Mary Keogh is an experienced advocacy director from Dublin, Ireland. After studying Economics at University, Mary then moved on to a Masters in International Development. From there, she says, “that was it!” Since graduating in 2005, Mary has worked in the advocacy sector in a variety of roles. For Mary, her career is endlessly surprising, “like a rollercoaster”. She finds this inspiring because there’s no set path for her to follow. Instead, she has created her own pathway in partnership with those she works with, and this is what motivates her the most.
Currently working in the field of international development and humanitarian aid, Mary’s role as Advocacy Director with CBM Global Disability Inclusion involves working in partnership with people with disabilities in development and emergency responses, working internationally with Disabled People’s Organisations (DPOs) to strengthen impact, and working with mainstream partners to develop policy and strategy, and influence organisations, institutions and systems to realise the rights of persons with disabilities.
Mary explains that her motivation comes from her own struggles as a wheelchair user. She explains that as a young person, she had to advocate for herself a lot, which inspired her to become a letter-writer with amnesty international and began advocating for other people. Advocacy seems to be a continuous thread throughout Mary’s life, and it’s inspiring to see her passion for improving the lives of others.
“A skill that everyone should have”
Initially drawn to mediation because of the relationship-based nature of her work, Mary explains that “I find myself in a lot of situations where we are trying to get people to find solutions and work together”, which she describes as “mediation on a more macro level”. This realisation led her to study on an online mediation course, while lockdown restrictions still prohibited in-person teaching. She tells me: “I came out saying this is everything I do in my job, just in a different format.” Having completed that programme, she took up another course this summer with the Mediators’ Institute of Ireland (MII), focused on community mediation.
Mary explains that mediation is “a skill that everyone should have,” as it allows people to meet others with empathy and move from positions to interests. Even if you’re not actively practising mediation as a career, she says, the skills that you gain from the training “are immeasurable on an individual level.” She explains how mediation has allowed her to frame potentially conflictual situations differently, arming her with tools and a process.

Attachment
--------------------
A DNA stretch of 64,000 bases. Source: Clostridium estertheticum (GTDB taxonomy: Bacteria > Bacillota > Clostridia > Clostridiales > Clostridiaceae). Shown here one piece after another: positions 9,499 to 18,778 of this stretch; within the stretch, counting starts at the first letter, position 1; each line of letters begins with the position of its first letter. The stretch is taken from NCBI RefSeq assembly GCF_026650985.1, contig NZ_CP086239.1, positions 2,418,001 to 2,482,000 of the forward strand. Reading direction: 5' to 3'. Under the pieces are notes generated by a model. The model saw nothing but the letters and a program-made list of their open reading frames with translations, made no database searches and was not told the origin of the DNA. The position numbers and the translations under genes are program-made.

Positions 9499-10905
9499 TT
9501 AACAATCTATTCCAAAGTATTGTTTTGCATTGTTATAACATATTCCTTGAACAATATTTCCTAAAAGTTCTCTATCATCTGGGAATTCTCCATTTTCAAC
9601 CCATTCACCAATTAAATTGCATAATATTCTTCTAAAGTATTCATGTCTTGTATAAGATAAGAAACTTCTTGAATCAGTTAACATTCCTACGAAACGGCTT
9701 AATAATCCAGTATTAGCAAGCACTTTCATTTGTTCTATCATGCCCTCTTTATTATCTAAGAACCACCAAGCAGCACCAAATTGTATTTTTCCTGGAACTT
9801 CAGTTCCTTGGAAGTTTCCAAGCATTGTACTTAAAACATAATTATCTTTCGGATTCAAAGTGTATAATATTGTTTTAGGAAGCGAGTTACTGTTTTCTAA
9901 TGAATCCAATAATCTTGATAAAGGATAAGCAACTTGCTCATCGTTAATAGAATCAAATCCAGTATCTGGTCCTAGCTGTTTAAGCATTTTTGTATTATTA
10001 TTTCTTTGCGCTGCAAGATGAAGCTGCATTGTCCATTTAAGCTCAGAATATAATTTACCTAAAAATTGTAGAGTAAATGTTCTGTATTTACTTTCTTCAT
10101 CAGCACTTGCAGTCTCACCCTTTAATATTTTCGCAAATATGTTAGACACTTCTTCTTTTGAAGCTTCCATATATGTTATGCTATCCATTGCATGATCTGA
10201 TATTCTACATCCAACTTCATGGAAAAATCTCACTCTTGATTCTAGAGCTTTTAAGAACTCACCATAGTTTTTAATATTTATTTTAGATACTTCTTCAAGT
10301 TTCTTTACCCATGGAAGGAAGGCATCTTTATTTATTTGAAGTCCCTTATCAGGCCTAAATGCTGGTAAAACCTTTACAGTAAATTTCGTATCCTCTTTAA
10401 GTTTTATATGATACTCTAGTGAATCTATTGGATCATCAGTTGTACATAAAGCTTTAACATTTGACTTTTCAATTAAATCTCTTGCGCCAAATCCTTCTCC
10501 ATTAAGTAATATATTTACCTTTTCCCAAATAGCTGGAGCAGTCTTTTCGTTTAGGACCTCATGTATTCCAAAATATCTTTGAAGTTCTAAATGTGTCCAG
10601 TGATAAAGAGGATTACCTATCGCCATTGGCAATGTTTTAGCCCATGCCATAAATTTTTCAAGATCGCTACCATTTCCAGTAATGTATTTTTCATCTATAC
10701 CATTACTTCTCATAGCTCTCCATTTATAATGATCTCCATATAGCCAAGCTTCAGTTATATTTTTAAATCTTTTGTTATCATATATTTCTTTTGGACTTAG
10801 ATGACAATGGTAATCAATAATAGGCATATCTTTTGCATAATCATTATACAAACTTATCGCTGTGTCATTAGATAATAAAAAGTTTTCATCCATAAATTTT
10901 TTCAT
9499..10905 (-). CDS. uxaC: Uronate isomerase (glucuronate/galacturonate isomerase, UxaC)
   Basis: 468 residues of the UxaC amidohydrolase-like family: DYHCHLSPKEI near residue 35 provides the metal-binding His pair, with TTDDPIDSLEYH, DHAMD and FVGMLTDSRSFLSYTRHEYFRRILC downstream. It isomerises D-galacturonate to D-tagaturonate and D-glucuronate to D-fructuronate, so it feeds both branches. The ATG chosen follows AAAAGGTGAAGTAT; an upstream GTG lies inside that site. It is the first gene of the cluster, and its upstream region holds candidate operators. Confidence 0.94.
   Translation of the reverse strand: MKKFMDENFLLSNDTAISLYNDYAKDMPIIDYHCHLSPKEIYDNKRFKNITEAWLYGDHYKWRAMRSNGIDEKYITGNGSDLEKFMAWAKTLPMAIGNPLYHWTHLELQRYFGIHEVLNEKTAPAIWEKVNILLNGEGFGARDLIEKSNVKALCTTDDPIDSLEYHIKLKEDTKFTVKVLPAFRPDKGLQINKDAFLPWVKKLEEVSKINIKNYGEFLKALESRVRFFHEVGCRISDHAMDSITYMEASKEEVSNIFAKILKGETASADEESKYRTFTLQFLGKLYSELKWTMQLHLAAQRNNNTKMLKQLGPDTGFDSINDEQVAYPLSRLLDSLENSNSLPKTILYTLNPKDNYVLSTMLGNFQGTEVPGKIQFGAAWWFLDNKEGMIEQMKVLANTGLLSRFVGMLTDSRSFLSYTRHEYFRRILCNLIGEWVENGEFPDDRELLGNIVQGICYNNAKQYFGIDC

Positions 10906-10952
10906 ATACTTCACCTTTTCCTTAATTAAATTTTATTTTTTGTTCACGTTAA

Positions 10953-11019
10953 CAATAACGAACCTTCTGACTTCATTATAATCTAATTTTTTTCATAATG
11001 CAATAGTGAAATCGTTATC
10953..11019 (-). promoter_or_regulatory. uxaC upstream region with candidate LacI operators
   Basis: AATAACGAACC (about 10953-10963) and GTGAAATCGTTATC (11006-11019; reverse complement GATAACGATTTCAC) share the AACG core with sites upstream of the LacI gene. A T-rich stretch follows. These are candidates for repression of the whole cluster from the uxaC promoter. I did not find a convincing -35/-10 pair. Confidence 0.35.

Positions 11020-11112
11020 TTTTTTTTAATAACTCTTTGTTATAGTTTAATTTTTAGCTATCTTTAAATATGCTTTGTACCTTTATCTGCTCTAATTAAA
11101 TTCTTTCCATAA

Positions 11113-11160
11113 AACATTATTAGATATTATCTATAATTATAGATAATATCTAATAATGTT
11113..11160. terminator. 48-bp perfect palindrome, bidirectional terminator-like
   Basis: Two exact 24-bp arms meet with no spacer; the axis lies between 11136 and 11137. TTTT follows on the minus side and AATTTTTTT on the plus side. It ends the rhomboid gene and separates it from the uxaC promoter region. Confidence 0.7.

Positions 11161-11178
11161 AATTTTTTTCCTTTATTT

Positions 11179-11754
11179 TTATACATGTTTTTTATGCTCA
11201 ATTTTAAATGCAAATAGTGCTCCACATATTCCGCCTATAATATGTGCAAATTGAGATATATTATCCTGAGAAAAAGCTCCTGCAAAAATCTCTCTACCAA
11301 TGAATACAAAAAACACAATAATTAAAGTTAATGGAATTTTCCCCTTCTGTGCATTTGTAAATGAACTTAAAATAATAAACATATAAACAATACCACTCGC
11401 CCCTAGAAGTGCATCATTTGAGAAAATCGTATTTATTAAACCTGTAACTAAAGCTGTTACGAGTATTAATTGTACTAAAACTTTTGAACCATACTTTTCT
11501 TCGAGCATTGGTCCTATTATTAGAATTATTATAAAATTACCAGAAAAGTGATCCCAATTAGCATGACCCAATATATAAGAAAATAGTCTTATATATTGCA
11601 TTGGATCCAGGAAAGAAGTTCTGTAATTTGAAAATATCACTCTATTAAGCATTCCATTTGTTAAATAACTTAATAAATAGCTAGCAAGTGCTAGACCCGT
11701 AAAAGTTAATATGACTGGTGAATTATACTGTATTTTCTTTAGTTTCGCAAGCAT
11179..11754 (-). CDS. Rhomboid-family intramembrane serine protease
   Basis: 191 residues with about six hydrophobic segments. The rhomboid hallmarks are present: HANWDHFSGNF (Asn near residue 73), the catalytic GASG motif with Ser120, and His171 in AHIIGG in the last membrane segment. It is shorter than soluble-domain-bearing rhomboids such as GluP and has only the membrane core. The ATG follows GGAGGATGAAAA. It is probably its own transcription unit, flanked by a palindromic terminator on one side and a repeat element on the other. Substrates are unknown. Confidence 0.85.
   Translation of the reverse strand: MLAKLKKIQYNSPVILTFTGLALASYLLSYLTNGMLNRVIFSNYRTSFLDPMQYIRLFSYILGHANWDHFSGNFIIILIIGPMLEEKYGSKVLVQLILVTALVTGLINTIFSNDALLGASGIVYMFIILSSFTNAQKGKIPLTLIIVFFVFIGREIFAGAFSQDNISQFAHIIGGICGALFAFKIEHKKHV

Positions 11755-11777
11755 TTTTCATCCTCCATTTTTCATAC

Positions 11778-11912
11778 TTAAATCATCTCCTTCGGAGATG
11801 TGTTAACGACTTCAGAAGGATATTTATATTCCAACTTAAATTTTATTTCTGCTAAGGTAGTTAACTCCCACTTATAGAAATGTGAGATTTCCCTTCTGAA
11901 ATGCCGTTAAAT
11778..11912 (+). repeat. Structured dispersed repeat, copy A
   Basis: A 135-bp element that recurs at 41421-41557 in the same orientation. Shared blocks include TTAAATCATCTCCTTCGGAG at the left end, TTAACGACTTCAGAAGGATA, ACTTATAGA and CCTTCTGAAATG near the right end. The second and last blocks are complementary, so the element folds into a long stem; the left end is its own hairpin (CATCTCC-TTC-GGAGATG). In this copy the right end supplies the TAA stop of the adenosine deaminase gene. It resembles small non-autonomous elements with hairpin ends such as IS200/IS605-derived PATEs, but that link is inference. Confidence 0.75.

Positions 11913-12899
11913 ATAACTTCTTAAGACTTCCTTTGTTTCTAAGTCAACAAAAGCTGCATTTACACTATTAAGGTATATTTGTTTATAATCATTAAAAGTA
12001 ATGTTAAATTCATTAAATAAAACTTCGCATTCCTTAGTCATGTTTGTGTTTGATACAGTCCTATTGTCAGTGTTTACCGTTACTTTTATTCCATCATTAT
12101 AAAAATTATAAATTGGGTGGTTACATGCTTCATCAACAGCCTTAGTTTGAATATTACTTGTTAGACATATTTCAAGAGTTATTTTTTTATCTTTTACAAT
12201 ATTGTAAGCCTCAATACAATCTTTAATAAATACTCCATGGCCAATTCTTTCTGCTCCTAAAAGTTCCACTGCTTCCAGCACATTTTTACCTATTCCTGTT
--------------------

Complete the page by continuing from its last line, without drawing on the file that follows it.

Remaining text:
Mary is excited to continue learning and developing her mediation practice, explaining that “it’s all about learning all of the time. I don’t think you become a perfect anything, you have to keep learning.” She is keen to work with others to promote mediation and conflict resolution skills as tools to support consensus building among networks and advocacy work, “for better change.”
“Look to those who are helping”
We need change, Mary says, “because the world isn’t delivering for billions of people.” This is not said, however, with a tone of discouragement. Instead, Mary remains hopeful for a better, more inclusive world. What keeps her hopeful? “They always say in disasters and times of trouble, look to those who are helping.” For Mary, it seems an endless source of hope that there are people in the world who are helping and trying to find innovative solutions to the world’s challenges. If we can give these people better conflict resolution training, those might be the skills that are the key to unlocking progress. Next year, she plans to develop a workshop or handbook to assist NGOs in adopting mediation and conflict resolution skills into their practice.
If you look closely, Mary reminds me, you can see the change, however gradual. She likens this to her tendency to count the extra minutes each day at the change of the seasons, watching the world get just a little brighter each day.
I leave our conversation with a renewed sense of hope, and a reminder to keep looking forward, to be solution-oriented, and the keep trying to make a difference, however small it may feel.
Article by Natalie Dewar, MBBI Writer